El Coqui D'Aqui Owners Will Open Big New Puerto Rican Restaurant

We were sad to see one of Denver's only Puerto Rican restaurants, El Coqui D'Aqui, close earlier this year at 2236 South Colorado Boulevard (even if the replacement, Pupusas Lover, is a great addition to the area). But it turns out that El Coqui didn't go out of business; owners Alex and Diana Rivera simply ran out of space for their growing legion of loyal customers. While we've had to go all summer without a taste of Puerto Rican cooking, the Riveras will soon reopen their restaurant in a bigger space and with a new name.

Puerto Rico 5280 will open at 3109 Federal Boulevard with a bigger menu, a full bar, and plenty of room for karaoke, DJs, live music and dancing. "We're shooting for mid-September," Alex Rivera says.

As at his original restaurant on Colorado Boulevard, Rivera is doing all the interior work himself, creating a space that will, like El Coqui, offer a Puerto Rican beach-style theme, but will also take inspiration from the brightly painted historic buildings of Old San Juan. The exterior of the building, which has been vacant since Brewshine BBQ closed more than two years ago, will receive an Old San Juan paint job, and one corner of the dining room will also mimic a street corner of Puerto Rico's capital city.

Rivera explains that the restaurant outgrew its original space, which had seating for fewer than thirty guests. Weekends were especially packed, since Puerto Ricans from all over Colorado and neighboring states would drive to Denver to eat at El Coqui. The new dining room will more than double the seating, and there's also a long bar that can seat another two dozen, from which Rivera plans to serve draft beers, Puerto Rican cocktails and frappes.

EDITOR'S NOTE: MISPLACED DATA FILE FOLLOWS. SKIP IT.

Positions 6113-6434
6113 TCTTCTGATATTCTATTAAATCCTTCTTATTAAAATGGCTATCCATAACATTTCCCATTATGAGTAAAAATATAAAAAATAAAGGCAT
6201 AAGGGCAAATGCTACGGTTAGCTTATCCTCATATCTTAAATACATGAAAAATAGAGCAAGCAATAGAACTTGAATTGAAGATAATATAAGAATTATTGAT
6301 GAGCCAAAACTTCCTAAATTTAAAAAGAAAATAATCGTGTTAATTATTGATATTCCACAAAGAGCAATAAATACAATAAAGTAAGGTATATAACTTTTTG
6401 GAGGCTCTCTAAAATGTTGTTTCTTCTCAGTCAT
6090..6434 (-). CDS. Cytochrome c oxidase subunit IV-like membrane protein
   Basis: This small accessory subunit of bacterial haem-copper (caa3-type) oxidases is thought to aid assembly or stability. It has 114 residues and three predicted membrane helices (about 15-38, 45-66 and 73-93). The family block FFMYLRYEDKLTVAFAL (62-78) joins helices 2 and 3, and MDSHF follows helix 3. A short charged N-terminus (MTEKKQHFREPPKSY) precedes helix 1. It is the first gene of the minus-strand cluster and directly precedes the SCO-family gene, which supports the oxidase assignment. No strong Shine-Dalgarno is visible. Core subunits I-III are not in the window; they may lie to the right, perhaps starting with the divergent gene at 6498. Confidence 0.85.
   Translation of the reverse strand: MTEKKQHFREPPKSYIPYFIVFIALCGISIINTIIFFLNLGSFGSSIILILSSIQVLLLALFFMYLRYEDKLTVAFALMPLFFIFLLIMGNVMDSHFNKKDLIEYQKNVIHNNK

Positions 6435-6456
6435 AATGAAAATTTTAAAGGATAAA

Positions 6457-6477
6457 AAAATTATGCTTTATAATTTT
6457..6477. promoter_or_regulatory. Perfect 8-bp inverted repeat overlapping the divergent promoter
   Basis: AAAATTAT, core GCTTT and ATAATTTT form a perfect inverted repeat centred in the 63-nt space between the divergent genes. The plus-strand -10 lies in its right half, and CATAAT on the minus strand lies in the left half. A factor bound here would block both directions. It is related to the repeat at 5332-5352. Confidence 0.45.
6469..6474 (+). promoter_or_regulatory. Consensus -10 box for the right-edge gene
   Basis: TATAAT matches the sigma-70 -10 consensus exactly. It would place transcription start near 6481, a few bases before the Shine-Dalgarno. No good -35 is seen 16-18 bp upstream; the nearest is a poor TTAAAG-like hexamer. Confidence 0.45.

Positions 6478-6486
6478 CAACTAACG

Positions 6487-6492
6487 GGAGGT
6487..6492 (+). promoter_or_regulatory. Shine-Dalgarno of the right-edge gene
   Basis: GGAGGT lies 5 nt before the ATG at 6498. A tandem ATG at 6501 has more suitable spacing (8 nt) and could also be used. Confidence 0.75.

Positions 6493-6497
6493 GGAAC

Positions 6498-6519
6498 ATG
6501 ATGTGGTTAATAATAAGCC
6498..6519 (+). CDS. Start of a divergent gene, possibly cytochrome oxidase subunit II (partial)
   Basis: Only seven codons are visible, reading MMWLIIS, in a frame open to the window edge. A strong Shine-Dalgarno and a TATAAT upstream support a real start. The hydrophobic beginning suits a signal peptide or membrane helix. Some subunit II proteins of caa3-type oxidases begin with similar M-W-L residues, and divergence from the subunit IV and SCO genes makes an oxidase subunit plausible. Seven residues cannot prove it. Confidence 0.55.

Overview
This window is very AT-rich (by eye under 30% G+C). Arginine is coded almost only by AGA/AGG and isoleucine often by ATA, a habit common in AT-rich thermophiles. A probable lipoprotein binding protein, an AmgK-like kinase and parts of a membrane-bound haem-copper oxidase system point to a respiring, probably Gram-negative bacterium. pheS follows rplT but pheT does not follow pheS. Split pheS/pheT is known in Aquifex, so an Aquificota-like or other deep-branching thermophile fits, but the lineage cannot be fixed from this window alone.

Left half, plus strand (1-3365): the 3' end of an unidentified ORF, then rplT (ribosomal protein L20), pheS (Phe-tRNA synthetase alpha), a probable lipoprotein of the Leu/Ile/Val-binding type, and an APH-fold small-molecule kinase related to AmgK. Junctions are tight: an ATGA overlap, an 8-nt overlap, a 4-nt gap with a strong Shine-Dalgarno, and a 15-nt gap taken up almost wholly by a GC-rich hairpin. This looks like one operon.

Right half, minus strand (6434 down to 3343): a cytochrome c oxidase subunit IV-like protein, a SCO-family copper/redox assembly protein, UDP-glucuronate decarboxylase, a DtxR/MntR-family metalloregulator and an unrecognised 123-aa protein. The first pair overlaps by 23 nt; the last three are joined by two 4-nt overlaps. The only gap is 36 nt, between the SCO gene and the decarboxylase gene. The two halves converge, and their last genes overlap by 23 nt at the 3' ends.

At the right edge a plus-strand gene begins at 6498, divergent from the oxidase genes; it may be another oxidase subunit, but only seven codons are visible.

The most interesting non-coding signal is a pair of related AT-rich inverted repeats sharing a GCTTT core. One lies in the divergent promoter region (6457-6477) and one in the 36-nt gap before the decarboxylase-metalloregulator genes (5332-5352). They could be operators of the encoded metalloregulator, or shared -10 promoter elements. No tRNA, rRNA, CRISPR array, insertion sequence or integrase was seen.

The owner also points out that the bigger property, located just north of the intersection of Federal and Speer Boulevard, also comes with its own parking, making it easier for those destination diners to arrive without fear of being towed (since the parking scene at the strip mall where El Coqui was located is somewhat cutthroat).

The Riveras originally ran El Coqui D'Aqui as a food truck, but soon realized that the demand for Puerto Rican food was more than they could keep up with. They sold the truck after opening their restaurant, and business has continued to grow.

After El Coqui D'Aqui opened two years ago and Candela Latin Kitchen began serving Puerto Rican specialties last summer, Puerto Rican cuisine was looking to become a trend in Denver — but then both restaurants closed within a two-month span. The imminent arrival of Puerto Rico 5280 means we'll once again be able to indulge in pernil, carne frita, mofongo, arroz con habichuelas and other specialties of the Caribbean island.

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